One of the papers I need to complete over Christmas break is an address I'm going to be giving in January at Pusan University of Foreign Studies (in Korea) tentatively entitled "Historical Linguistics and TESOL." [Yes, I know the title is dull. I'll punch it up if I have time]. The audience will be graduate students in a TESOL program.
I always forget how much harder it is to write for non-native speakers of English. When I'm writing for Korean medievalists, I can be more free-wheeling, since you don't become a professor of medieval or early modern English unless you are already pretty proficient in modern English; I don't know of any other organization in Korea with English as good as MEMESAK (the Medieval and Early Modern English Studies Association of Korea), for example. The least of their members has English far superior to what my Korean could ever be.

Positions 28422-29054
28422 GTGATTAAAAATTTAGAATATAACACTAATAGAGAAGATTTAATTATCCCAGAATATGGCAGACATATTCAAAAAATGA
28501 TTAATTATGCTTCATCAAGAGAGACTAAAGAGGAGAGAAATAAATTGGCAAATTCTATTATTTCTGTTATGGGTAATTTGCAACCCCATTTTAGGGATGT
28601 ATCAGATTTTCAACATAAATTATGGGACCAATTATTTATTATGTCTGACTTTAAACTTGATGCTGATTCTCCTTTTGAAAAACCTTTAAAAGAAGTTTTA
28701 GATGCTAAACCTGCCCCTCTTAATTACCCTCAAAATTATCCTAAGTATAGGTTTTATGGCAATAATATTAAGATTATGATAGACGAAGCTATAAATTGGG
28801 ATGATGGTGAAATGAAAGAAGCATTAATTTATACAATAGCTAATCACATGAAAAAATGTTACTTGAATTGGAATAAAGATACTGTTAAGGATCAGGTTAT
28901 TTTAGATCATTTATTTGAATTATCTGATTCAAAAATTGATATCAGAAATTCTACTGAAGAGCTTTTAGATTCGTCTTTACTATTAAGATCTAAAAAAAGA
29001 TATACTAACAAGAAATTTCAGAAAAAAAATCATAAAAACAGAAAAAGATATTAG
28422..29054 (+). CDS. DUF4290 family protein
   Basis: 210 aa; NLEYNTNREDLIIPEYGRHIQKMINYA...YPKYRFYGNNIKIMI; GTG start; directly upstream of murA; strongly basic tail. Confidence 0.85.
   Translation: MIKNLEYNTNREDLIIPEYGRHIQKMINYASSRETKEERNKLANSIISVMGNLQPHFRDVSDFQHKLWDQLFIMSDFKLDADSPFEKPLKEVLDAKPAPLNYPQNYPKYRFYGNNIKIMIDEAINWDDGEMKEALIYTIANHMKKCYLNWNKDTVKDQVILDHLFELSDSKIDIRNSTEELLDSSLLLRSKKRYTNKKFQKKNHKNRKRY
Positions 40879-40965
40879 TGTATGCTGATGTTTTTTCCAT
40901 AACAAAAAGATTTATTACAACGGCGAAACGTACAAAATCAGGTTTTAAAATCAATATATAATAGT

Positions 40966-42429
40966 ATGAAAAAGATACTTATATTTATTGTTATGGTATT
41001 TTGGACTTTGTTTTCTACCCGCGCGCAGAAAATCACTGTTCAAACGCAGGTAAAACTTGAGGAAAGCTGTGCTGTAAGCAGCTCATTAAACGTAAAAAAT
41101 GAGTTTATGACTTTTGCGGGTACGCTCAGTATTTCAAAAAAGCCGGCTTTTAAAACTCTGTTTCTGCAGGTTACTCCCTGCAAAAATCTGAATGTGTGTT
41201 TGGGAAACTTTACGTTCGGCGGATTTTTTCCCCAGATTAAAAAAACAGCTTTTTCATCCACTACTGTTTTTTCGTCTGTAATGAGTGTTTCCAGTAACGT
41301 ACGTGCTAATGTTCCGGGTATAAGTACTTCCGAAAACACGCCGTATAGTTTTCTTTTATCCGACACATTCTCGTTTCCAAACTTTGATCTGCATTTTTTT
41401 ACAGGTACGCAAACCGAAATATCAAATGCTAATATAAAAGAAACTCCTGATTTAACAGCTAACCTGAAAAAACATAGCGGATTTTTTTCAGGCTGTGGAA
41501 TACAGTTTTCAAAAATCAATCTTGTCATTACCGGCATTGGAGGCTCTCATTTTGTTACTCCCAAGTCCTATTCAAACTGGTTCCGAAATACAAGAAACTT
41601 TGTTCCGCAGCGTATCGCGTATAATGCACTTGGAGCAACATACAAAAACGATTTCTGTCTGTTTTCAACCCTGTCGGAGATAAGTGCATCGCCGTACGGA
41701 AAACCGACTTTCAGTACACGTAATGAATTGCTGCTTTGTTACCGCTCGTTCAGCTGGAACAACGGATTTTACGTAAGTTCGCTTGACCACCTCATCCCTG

Speaking to an audience of people not long past their BA's, though, is another proposition. Things to avoid: narrow cultural allusions, phrasal verbs, academic jargon, long clauses, etc. It makes writing a lot slower going -- I'm working at about one hour per page, when (in the right mood) I can usually double that rate for an English-speaking audience.
On the plus side: I get to talk about the Korean gangster movie Chingoo. Somehow I doubt I could make reference to that film to many other audiences.